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Create a System to Write Recruiting Messages FasterMonday, February 8th, 2016

by Mandy Green, Coaching Productivity Strategies

As College coaches, we write a lot.  We write to juniors and seniors we are recruiting or have already committed, we write to parents, or we are writing to youth coaches who have players we want. 
If you just sit down and try to come up with a brilliant message that will get opened, read, and returned, you may find yourself wasting a lot of time staring at a blank screen as you try to figure out what to write. 
Also, if you don’t have a lot of experience writing recruiting messages or are not a very good writer, it can feel incredibly time-consuming.  But more importantly, if you don’t have a strategy or workflow, I have found it takes even longer. So what I want to do today is to share what I learned from Michael Hyatt, author of Platform: Get Noticed in a Noisy World.”
Michal Hyatt uses a 10 step process to write his blog posts quicker. I highly encourage you to try when you have to send out your next batch of recruiting emails. I know that it will help to speed up the recruiting writing process.

  1. Start writing the night before.  Come up with what you want to write about and then rough out the details. The idea is to just get the process started and then let it simmer in the background of your thinking as it sits in your subconscious  I’ve found that helps me so much. If I just sit down and try to write, I sometimes end up just being stumped, looking at a blank screen not knowing what to write about.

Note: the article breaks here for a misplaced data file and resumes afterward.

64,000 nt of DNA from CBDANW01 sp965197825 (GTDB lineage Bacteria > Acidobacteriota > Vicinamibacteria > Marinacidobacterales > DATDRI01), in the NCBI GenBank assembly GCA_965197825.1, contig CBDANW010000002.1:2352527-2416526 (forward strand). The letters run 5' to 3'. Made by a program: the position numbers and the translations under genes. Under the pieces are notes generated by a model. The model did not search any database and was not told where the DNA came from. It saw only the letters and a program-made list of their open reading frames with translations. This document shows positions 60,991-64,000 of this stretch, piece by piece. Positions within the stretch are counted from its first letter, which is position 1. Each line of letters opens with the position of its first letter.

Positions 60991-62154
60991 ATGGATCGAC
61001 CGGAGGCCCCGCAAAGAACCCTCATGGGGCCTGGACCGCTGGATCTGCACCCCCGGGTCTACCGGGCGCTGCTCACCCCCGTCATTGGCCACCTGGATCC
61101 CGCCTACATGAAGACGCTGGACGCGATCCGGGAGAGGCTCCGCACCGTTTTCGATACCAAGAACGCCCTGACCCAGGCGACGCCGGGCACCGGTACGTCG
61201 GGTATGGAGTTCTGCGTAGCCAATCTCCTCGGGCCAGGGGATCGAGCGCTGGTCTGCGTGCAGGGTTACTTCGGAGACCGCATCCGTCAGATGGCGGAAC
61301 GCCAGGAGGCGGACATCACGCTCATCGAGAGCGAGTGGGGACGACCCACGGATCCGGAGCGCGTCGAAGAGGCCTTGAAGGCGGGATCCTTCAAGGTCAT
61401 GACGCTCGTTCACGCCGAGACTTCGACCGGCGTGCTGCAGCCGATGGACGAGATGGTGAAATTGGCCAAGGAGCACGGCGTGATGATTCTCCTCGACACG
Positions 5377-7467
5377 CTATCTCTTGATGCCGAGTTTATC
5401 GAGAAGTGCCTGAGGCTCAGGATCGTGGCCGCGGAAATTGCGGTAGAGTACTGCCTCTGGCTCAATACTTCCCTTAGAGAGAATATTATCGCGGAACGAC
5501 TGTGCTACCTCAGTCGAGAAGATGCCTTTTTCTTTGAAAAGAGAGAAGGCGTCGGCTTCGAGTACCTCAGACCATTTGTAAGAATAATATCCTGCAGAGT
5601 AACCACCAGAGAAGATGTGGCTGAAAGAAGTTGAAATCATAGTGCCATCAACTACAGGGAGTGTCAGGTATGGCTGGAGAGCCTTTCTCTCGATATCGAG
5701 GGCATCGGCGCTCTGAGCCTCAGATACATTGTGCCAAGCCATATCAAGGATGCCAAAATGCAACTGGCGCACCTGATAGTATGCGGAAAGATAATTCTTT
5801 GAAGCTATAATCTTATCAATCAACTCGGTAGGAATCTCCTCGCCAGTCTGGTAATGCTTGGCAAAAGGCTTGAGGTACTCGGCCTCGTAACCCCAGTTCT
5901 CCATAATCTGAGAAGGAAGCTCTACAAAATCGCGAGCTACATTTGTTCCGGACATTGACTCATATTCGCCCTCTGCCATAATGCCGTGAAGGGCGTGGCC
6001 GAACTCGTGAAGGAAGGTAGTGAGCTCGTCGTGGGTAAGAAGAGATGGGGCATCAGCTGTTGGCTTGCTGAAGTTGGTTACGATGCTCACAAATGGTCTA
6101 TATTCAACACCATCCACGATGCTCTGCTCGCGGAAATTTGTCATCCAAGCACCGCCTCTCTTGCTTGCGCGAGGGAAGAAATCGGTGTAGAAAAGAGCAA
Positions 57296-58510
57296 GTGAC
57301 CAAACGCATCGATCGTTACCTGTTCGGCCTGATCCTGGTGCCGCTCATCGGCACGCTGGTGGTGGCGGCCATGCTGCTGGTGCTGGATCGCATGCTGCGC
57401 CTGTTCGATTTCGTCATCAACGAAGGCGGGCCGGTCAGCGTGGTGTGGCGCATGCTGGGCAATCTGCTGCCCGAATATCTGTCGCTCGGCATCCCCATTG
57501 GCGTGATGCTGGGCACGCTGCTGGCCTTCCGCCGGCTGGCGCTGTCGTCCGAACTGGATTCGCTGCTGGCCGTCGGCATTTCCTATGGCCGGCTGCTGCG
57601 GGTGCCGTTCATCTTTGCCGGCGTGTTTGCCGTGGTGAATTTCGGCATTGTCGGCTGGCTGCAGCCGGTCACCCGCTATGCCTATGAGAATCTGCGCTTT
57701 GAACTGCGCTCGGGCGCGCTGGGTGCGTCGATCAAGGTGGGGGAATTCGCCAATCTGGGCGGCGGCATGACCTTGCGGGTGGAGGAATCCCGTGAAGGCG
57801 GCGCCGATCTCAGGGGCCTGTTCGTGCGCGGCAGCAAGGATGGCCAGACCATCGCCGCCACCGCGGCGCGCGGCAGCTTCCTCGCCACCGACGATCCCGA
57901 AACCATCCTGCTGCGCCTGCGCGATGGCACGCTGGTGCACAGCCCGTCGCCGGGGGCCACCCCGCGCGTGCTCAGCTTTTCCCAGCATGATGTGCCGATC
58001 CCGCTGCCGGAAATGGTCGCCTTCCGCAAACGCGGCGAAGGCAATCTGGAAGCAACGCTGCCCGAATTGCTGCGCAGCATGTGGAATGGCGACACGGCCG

2. Use your downtime to think. I want you to think about when you get your best ideas. Usually our best ideas happen when we’re relaxed. That’s why a lot of good ideas come to you in the shower and other places. By starting your recruiting message the night before, in your downtime until you actually write the email, you can purposefully be thinking about the next set of messages that you could send out.
  3. When it is time to actually write your recruiting messages, go offline. Put yourself in a distraction-free environment where your phone and email notifications are turned off.The thing that kills writing recruiting emails and turns a 30-minute process into a 7-hour process is when you’re allowing yourself to be bombarded by social media and other kinds of interruptions.
  4. Turn on some music to get into a creative mindset.  What kind of music will get you focused and creative?
  5. Give yourself a time limit and then set a timer. I have found this helps a lot to create more urgency and helps to keep me focused on the work at hand.
  6. Use a template. Writing recruiting emails can go a lot faster when you have a premade writing template that you are following.  By following a certain skeletal structure I’m not having to create that from scratch every time or having to guess what the flow of the email I am creating is going to be. For great ideas on what should go into your template, go to www.dantudor.com.
  7. Write without editing. Coaches can get stuck and it really slows them down if they’re editing as they go. Try to just write without interruption as fast as you can and just try to get it all out.
  8. Then go back and edit.
    1. Look to eliminate redundancy